July 25, 2016 11:29 PM | Christian Valentin
In a game with shotgun-wielding dogs and copious chair throwing, it might surprise you that Death Road To Canada makes zombies feel like a threat once more. The age-old video game enemy is often just fodder for superior weapons and one-man-armies, but the undead of Death Road To Canada harken back to Romero's living dead. An unstoppable overwhelming force, a shambling wall of gnashing teeth and decaying flesh. There are never enough bullets. A few may fall easily, but your weapons will break long before you kill them all.
This effective and tense take on zombies, combined with Rocketcat's wacky humor and Choose-Your-Own-Adventure-style events, makes Death Road To Canada a cross-country journey worth taking.
If you've played the popular title Organ Trail, the basics of Death Road To Canada will feel familiar. Much like that game (and its inspiration Oregon Trail), your group is heading across the country, managing their supply of ever-dwindling food and fuel as they travel from a ravaged Florida to allegedly undead-free Canada. Starting off with a duo of randomized characters in a beat-up junker of a car, you move along the road, encountering text events and hordes between stops at trader camps and randomly-generated maps. Each character has unique traits and stats that define their personality, their stamina, their loyalty, their strength and skill with a gun, and so on, and those attributes will influence both how you resolve events and who you equip with what weapons. Sending an annoying person to negotiate with bandits who are threatening to take your food is as foolish a choice as not equipping your strongest fighter with a heavy melee weapon. Stats can influence how well a character will repair your vehicle, if they severely injure themselves tending to a wound, or betray you when you send them to that bandit negotiation.
Of course, Death Road To Canada's events are not all self-surgery or dealing with bandits. Rocketcat's game is oozing with silly humor and ridiculous moments, from a certain red-suited someone coming down the chimney in a house you're looting to summoning an evil genie when you search a toilet (choose wisely!). You might stumble upon an alien fighting off a horde, encounter analogs of Bruce Lee, Jason, and other pop culture references who could join your group, or train a canine companion to drive or wield weapons.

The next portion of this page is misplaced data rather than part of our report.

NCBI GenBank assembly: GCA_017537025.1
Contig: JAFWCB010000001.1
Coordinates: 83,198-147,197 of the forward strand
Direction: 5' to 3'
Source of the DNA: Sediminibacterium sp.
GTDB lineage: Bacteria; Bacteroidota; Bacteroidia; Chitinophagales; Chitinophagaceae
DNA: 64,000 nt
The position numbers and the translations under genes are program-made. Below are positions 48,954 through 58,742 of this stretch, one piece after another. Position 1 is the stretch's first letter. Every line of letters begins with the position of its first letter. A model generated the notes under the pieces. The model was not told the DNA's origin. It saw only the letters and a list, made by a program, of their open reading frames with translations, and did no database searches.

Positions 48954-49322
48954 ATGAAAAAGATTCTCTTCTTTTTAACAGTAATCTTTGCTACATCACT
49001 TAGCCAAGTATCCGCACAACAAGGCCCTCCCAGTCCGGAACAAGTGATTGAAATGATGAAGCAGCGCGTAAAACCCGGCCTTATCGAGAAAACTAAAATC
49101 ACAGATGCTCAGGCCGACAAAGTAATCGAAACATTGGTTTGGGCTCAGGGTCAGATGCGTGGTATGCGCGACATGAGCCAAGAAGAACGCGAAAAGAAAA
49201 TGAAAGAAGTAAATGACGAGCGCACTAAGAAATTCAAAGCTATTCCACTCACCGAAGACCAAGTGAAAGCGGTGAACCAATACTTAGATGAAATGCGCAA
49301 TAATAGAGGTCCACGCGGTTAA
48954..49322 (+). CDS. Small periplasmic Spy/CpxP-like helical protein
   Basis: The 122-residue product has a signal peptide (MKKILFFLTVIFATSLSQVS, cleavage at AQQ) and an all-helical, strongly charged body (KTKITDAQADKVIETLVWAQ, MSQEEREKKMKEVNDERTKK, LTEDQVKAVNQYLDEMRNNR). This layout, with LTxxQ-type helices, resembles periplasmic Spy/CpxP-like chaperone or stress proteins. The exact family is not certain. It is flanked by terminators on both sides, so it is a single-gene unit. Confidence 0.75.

But those allies and stats are all for naught if you're reckless and don't respect the power of the undead. Sure, when you're raiding a house or supermarket and fighting off a few zombies at a time, you feel powerful. They don't feel very threatening. They even look kind of silly, with their waddling shuffle. But then you're forced into the claustrophobic confines of the sewer, or you're surrounded by hundreds and hundreds of undead, or dozens of them are pouring into a room and there's no other exit, and you realize how dangerous they can be. Survival means knowing when to stay and loot and when to run back to the car, that you need to keep moving and not get cornered, that it's best to clear a path and run rather than hold your ground and fight. You may have molotovs and pipe bombs, a parody of Rambo, and a strongman who can throw cars with his bare hands at your side, but Death Road To Canada's zombies have numbers on their side, and they will never stop, they will never tire, and they will always overwhelm you. Don't underestimate the dead.